For around 6 months following its opening, Disneyland had a lingerie store on Main Street USA. Guests could buy intimate apparel and watch a presentation on the history of women’s underwear, hosted by an animatronic known as the “Wizard of Bras”.
Upon being told he couldn’t go to Disneyland due to security concerns, Soviet leader Nikita Khrushchev went berserk. He said afterwards, “What do you have there – rocket launching pads? Is there a cholera epidemic down there? Have gangsters taken control of the place? Your police are strong enough to lift up a bull; surely they are strong enough to take care of gangsters?” Khrushchev left LA the next morning.
Disneyland used to employ young women as mermaids who would swim in the water around the Submarine Voyage ride.
Until the late 1960s, men with long hair were prohibited from entering Disneyland because it did not meet the standards of Disney’s unwritten dress code. Employees were also prohibited from having any facial hair because visitors would associate it with un-American activities.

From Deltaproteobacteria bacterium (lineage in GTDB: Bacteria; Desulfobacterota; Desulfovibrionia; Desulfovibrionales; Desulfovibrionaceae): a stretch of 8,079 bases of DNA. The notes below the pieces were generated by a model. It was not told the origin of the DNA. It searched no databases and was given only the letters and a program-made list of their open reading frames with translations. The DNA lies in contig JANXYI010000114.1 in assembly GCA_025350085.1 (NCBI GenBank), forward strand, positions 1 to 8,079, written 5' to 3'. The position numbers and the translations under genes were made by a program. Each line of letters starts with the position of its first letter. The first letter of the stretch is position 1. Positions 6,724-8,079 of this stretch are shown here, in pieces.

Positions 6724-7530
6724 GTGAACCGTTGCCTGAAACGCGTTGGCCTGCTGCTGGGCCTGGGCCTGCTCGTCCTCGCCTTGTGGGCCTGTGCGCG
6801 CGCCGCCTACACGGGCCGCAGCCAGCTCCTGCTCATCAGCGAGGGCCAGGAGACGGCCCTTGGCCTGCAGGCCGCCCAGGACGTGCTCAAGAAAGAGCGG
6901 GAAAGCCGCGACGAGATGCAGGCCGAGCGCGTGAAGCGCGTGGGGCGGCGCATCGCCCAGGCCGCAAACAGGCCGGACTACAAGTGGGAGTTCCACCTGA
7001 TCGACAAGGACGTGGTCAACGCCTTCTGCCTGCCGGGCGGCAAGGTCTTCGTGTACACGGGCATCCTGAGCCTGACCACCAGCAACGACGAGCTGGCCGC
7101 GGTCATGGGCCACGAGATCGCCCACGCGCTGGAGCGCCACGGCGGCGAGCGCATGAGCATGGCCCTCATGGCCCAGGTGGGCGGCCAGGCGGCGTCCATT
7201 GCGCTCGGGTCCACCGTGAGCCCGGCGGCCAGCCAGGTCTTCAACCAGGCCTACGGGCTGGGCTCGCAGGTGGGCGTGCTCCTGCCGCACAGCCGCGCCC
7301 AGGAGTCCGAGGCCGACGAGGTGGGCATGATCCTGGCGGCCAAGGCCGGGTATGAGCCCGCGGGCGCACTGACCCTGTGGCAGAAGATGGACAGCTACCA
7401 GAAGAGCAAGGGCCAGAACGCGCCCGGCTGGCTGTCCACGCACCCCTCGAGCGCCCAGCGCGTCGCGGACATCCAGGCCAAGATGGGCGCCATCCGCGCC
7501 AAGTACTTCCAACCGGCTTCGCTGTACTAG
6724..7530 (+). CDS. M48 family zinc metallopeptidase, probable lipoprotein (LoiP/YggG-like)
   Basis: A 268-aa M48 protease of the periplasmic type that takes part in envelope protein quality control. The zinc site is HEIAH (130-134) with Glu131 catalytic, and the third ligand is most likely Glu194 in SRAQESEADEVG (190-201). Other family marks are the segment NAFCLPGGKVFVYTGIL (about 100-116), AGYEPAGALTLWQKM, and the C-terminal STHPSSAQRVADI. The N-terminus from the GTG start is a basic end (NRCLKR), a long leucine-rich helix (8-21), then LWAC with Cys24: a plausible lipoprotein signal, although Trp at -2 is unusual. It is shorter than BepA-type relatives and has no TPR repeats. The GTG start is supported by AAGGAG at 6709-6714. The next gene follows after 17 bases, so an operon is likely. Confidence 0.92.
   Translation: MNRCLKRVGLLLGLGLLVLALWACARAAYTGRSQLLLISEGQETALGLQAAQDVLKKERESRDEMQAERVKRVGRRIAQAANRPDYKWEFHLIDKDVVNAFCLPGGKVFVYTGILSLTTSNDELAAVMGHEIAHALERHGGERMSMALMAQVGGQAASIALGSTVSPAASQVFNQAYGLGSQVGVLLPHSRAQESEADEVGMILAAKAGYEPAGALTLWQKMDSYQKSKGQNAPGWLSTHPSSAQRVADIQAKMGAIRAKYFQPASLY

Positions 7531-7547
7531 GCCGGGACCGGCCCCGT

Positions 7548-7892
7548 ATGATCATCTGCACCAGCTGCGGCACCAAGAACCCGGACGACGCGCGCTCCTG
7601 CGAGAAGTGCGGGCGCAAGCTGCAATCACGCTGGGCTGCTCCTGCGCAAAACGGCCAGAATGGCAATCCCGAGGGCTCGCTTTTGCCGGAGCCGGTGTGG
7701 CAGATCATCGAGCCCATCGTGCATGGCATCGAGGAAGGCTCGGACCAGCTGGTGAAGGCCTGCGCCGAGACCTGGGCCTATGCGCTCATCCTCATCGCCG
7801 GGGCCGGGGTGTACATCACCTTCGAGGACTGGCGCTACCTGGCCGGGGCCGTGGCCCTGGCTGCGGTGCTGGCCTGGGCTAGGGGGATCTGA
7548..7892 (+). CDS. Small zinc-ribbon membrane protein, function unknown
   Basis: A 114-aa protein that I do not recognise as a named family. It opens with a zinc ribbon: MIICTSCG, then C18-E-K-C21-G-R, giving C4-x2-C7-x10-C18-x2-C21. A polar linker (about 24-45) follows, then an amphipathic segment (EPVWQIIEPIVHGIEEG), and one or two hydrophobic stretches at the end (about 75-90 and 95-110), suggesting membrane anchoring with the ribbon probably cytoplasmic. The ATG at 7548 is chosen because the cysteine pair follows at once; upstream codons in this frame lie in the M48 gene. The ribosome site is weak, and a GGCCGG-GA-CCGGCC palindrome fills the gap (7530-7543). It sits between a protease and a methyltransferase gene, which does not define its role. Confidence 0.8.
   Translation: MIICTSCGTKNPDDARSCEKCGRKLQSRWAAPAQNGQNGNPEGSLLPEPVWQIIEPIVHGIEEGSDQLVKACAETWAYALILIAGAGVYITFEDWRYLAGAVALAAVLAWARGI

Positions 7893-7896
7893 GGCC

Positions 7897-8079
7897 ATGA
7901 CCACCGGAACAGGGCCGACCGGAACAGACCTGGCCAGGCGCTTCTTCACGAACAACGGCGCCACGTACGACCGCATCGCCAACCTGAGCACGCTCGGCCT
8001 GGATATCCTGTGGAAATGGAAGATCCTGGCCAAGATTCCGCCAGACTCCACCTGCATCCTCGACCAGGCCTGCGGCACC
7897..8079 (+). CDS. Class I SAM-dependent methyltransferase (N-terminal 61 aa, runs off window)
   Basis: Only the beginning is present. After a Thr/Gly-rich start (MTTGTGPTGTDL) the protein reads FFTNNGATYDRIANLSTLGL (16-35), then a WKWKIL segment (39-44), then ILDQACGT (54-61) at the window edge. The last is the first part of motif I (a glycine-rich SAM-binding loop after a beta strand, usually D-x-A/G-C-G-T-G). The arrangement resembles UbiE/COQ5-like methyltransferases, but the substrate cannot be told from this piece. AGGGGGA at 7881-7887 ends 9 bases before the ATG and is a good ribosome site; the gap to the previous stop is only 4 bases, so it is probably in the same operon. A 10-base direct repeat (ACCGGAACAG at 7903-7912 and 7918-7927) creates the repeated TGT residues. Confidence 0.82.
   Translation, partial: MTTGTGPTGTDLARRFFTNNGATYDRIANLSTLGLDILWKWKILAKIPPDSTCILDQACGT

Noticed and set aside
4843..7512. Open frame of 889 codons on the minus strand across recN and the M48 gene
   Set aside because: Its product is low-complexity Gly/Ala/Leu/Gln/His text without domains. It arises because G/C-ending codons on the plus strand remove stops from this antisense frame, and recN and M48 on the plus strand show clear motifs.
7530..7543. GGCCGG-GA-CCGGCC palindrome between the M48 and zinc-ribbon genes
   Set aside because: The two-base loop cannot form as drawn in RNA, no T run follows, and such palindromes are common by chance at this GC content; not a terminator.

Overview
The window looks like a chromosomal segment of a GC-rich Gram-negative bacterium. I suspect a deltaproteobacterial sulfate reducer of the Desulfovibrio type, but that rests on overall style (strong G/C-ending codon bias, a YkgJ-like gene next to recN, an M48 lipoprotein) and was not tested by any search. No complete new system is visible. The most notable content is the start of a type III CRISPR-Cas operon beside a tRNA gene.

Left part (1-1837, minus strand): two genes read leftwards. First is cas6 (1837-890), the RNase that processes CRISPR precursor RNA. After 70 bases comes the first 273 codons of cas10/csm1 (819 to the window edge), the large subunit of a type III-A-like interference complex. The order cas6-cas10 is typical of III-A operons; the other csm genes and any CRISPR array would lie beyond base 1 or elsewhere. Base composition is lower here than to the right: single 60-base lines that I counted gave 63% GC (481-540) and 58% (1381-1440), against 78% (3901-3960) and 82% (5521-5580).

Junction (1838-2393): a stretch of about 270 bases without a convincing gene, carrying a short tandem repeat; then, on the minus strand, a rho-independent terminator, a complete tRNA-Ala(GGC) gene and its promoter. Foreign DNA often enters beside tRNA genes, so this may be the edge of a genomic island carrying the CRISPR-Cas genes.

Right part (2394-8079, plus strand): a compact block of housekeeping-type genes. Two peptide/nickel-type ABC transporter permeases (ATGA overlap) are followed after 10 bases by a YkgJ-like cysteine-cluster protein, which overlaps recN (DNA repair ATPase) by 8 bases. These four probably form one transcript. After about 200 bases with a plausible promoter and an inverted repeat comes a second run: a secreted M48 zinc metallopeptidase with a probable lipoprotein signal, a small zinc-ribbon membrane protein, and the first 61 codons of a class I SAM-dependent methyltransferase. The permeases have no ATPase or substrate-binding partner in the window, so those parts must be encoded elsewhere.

Disneyland had to close the “It’s a Small World” ride for several months in 2007 for renovations because people were too fat for the ride and the boats were regularly getting stuck.
At night, Disneyland becomes overrun by stray cats. Disney embraces them because they keep the mouse population in check and treats them like pets, including spaying and neutering them and giving them shots.
If you’re not familiar with the Disney Ride, you’re probably familiar with the blockbuster starring Johnny Depp that was based on the original ride. Pirates is one of the first attractions in Disneyland. It opened in 1967, and has been a huge hit in the park ever since. When the attraction opened in 1967, Pirates of the Caribbean used real human skeletons as props. “Because the original Imagineering team felt that the faux skeletons of the period were just too unconvincing, the grotto sequence originally featured real human remains obtained from the UCLA Medical Center. The skeletons were later returned to their countries of origin and given a proper burial.”
When Disneyland Paris opened the employees were so unhappy they called it ‘Mousewitz’. Disney found out and banned the word. Within half a day it was known as ‘Duckau’.